(Reuters) - A World Health Organisation-commissioned review of e-cigarettes contains errors, misinterpretations and misrepresentations, meaning policymakers may miss their potential health benefits, a group of tobacco addiction experts said.
In a critique of the WHO's background paper on e-cigarettes, which acted as a blueprint for a WHO report last month calling for more regulation of the devices, the experts said its evaluation of the evidence was inaccurate.
"I was shocked and surprised when I read it," Ann McNeill, a researchers at the national addiction centre at King's College London, told reporters at a briefing. "I felt it was an inaccurate portrayal of the evidence on e-cigarettes."
The uptake of e-cigarettes, which use battery-powered cartridges to produce a nicotine-laced vapour, has rocketed in the past two years, but there is fierce debate about their potential risks and benefits.
Because they are new, there is a lack of long-term scientific evidence on their safety. Some experts fear they could lead to nicotine addiction and be a gateway to tobacco smoking, while others say they have enormous potential to help millions of smokers around the world kick their deadly habit.
The WHO's report last month called for stiff regulation of e-cigarettes as well as bans on indoor use, advertising and sales to minors.
McNeill said that while e-cigarettes are relatively new and "we certainly don't yet have all the answers as to their long-term health impact", it is clear they are far safer than cigarettes, which kill more than six million people a year.
Peter Hajek of the tobacco dependence research unit at Queen Mary University of London, who co-authored the critique, said it was vital that e-cigarettes should be assessed in relation to the known harms of tobacco cigarettes.
"There are currently two products competing for smokers' custom," he said. "One - the conventional cigarette - endangers users and bystanders and recruits new customers from among non-smoking children who try it.
"The other - the e-cigarette - is orders of magnitude safer, poses no risk to bystanders, and generates negligible rates of regular use among non-smoking children who try it."
Yet the WHO's background paper, and its report last month, recommend making it harder to bring e-cigarettes to market, and have the potential to put smokers off them, the experts said, putting policymakers and the public in danger of foregoing the public health benefits e-cigarettes could have.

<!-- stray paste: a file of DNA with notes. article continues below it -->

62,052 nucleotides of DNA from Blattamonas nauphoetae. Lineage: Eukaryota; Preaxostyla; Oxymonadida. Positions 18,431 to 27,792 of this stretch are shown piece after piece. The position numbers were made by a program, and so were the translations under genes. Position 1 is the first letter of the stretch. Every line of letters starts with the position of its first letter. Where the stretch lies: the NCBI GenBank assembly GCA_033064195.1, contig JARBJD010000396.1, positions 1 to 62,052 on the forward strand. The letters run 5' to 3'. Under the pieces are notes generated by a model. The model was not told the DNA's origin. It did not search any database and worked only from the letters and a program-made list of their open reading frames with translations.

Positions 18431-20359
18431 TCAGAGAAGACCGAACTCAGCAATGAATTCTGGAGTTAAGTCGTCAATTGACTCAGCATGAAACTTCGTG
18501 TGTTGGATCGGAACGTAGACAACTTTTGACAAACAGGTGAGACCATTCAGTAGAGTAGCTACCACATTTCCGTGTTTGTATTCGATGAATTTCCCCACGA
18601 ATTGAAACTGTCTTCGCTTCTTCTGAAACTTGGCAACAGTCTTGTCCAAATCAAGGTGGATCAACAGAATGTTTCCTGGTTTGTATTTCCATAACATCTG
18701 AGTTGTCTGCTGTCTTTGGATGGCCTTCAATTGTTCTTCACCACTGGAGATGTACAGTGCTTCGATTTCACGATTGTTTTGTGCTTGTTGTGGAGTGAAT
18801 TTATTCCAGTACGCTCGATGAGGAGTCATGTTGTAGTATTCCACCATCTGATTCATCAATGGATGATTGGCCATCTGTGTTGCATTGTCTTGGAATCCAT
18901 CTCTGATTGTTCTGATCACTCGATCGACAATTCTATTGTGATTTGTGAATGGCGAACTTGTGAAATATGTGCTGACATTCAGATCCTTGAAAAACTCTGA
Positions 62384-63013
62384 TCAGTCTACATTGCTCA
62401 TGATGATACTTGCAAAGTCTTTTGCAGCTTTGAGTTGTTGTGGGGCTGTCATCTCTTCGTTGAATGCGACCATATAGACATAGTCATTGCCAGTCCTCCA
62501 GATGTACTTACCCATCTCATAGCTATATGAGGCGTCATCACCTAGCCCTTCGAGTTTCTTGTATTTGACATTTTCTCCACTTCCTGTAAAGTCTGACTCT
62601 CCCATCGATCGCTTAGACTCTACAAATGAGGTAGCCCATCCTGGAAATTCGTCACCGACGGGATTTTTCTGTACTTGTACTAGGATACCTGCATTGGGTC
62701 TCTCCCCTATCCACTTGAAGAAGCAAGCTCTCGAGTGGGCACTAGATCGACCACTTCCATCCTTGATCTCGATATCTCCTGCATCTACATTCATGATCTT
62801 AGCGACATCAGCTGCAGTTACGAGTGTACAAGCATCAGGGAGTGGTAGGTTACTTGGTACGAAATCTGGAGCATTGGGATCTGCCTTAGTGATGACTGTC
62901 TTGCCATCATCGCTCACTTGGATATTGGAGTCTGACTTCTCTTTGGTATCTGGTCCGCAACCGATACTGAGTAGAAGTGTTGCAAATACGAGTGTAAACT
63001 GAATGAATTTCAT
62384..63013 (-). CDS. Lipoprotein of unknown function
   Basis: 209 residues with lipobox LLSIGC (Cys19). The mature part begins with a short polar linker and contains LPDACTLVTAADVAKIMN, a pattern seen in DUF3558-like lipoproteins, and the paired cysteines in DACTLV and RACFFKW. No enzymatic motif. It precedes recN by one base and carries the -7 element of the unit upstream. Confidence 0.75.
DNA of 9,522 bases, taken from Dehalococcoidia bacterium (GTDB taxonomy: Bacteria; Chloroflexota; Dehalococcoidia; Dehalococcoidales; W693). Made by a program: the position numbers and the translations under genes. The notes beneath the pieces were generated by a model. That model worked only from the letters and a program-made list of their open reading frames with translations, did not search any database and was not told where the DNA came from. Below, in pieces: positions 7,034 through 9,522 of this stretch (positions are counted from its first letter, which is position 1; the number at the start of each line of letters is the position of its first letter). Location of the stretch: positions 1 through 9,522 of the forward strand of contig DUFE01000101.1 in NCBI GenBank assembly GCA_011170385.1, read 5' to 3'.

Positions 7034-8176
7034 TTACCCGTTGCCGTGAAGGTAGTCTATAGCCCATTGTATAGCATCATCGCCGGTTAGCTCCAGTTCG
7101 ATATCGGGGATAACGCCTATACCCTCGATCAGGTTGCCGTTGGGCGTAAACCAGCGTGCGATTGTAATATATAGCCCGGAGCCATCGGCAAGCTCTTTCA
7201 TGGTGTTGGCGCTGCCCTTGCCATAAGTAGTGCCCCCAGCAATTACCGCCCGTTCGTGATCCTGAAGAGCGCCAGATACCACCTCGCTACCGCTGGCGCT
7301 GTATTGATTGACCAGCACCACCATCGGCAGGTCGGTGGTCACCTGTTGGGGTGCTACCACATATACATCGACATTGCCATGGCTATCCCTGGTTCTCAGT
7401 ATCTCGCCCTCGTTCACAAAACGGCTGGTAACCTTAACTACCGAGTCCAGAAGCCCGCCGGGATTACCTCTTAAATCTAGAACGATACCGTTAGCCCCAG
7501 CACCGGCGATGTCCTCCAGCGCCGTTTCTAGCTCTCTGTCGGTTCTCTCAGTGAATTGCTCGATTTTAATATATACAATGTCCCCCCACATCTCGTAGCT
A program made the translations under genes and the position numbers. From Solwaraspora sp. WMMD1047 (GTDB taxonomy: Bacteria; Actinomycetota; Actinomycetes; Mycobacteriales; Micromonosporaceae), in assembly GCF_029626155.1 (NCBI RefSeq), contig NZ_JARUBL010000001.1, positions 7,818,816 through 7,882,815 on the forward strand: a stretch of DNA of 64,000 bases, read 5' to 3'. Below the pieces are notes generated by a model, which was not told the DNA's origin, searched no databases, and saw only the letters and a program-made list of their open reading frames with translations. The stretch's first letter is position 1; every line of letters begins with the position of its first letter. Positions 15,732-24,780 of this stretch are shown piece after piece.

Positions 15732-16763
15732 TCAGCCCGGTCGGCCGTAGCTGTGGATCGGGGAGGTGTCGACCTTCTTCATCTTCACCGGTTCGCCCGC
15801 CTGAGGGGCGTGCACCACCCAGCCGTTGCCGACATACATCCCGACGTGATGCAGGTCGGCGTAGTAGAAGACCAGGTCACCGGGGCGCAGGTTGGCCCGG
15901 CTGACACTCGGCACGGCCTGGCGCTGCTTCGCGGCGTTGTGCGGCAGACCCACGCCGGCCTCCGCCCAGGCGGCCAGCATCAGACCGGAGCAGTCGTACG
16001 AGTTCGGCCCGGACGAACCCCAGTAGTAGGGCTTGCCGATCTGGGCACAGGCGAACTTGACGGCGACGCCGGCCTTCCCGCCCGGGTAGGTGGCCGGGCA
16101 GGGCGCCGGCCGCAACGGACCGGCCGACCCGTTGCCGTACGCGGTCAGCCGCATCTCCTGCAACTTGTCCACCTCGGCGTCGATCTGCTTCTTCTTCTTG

"The use of e-cigarettes could save millions of lives during this century, and have the most important public health impact in the history of tobacco use," said Jacques le Houezec, a co-author and consultant in public health and tobacco dependence in France and lecturer at Britain's Nottingham University.
McNeill and her co-authors, whose critique was published in the journal Addiction, focused on several key statements in the WHO-commissioned review which they said were misleading:
* The review implied e-cigarette use in youth is a major problem and could be acting as a gateway to smoking, they said, when in fact current use by non-smokers is extremely rare and youth smoking rates are declining.
* The review fails to acknowledge that e-cigarettes are not just less harmful than tobacco cigarettes but that the concentrations of toxins are mostly a tiny fraction of what is found in cigarette smoke.
* The review infers that bystanders can inhale significant levels of toxins from the vapour, when the concentrations are too low to present a significant health risk.
* And the review gives the impression that evidence suggests e-cigarettes make it more difficult for people to stop smoking, when the opposite is true, the experts said.
They also criticised the WHO-backed reports for "using alarmist language to describe findings and to present opinion as though it were evidence."
This latest critique follows an editorial this week in the British Journal of General Practice by public health experts from University College London (UCL), who argued that health messages about e-cigarettes should be based on facts.
(Reporting by Kate Kelland; Editing by Dominic Evans)